3. Seek inspiration in what you are enjoying right now.
When Hal Leonard asked me to write my first intermediate solo collection, I searched long and hard for a subject to write about, but just couldn’t find one. Then my husband asked me, “Well, what are you enjoying now?” to which I replied, “Well, I’m really enjoying the book about John Adams that I’m listening to on audio books. “Well, find something to write about that!” Hmmmm…it sounded like a difficult task, but then I wrote the first piece about Abigail Adams and suddenly my inspiration was there! Why not a book about forgotten American heroes and heroines?! Because I did it this way, pieces in American Portraits are REAL and they are from my heart.
So, how does that apply to piano teachers? Well, what are you enjoying? Did you enjoy the Twilight series? The Harry Potter series? Or whatever is hot right now? Chat with your students about that. Find the music from those pieces for them to play. Have a special Vampire recital at halloween time. Are you enjoying playing in your church praise band? Maybe you can come up with a small praise team to meet at your house and have a music session with your students.
Along with that, think of things that your students are enjoying right now! They’re nuts about the “cups thing” as shown in this video, so if you have Rhythm Cup Explorations, first of all your students will think that YOU are amazingly creative! And then you can ask them to be creative about how they do the passing or the tapping. Watch what happens when you give the the license to do this (be sure to leave them alone while they figure it out) and you’ll be able to see how this works. They will combine all kinds of elements into what they do (see the definition of creativity here) and come up with something creative. THAT’s how it works!
4. Do something, do anything, but use those 5 minutes chunks of time to advance the ball just a little.
After the birth of my second child (I have three now), I complained to my husband that I only had 5-10 minutes at a time to do anything without being interrupted. He gave me some advice that I thought was ridiculous at the time. He said, “Well, just do something for 5 minutes to advance the ball just a little bit.” I told him it was impossible to compose in 5 minute segments and he just said, “Try it. Or edit for 5 minutes, or work on your piano recital program for 5 minutes. But use the 5 minutes.” The rest is history, folks. That’s exactly the secret to how I’ve gotten anything done (including Rhythm Menagerie, Rhythm Manipulations and now Rhythm Cup Explorations which were huge projects) over the last few years! 5 minute increments of time. They DO add up!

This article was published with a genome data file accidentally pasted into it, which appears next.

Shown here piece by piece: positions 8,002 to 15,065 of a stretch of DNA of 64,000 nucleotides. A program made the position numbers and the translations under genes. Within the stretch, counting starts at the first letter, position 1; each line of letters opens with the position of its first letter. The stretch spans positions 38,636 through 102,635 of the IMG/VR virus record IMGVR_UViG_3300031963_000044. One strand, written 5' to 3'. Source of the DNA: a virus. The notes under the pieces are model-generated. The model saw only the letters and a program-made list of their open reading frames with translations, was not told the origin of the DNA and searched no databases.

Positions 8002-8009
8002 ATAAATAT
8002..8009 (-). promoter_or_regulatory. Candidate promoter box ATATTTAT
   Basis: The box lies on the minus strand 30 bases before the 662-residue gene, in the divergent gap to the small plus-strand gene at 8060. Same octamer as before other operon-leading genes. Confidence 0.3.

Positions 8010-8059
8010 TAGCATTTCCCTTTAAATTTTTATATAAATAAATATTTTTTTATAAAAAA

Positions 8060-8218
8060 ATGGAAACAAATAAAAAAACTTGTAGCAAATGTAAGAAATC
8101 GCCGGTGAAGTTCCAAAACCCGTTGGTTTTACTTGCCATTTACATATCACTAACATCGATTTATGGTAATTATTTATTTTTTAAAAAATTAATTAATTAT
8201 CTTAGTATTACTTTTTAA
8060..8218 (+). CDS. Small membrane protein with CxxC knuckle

5. Eliminate or cut down on activities that arrest your brain. And get plenty of sleep.
I debated on whether to put this in or not, but it has made a big difference in my life, so I’m going to risk it. We’ve made a conscious decision in our family not to watch much TV since it forces very specific images and sound into our minds instead of encouraging our minds to create its own images and constructions of what is happening (as reading does). Watching TV is certainly not wrong. But in my life (which is what this list is about), it’s made a difference not only in how creative I am, but how much time I have in being creative. It’s just something to consider.
I also try to get plenty of sleep. Unless it’s the week before a product launch (stay tuned…I have something fun coming out in January), I don’t stay up until midnight working. Did I used to? Yes, frequently. But the children don’t understand that they need to be better behaved when mommy stays up till midnight, so I have to be better behaved and put myself to bed at a decent hour. It helps us all be more productive (or at least nicer to each other).
6. Hire a babysitter (or someone to clean your house).
Yes, sometimes I just have to hire a babysitter to watch the kids while I compose in another room or go to a coffee shop to work. It’s worth it in the end for me.
So there’s my list, for what it’s worth. Please let me know if it’s helpful.
What things do you do to get and stay creative in the midst of constant distractions?
- Rhythm Menagerie – this was the biggest project I’ve ever done in 5-10 minute chunks! Well, I did have a few times where I had more.
- Rhythm Cup Explorations – Inject the “cups craze” into rhythm practice. Your students will LOVE you!
- Tasty Tunes – A great example of how to take your present circumstances (feeding young children) and turn them into creative moments
- Easy Recipes for the Busy Piano Teacher – a new series to help you spend less time cooking and more time creating!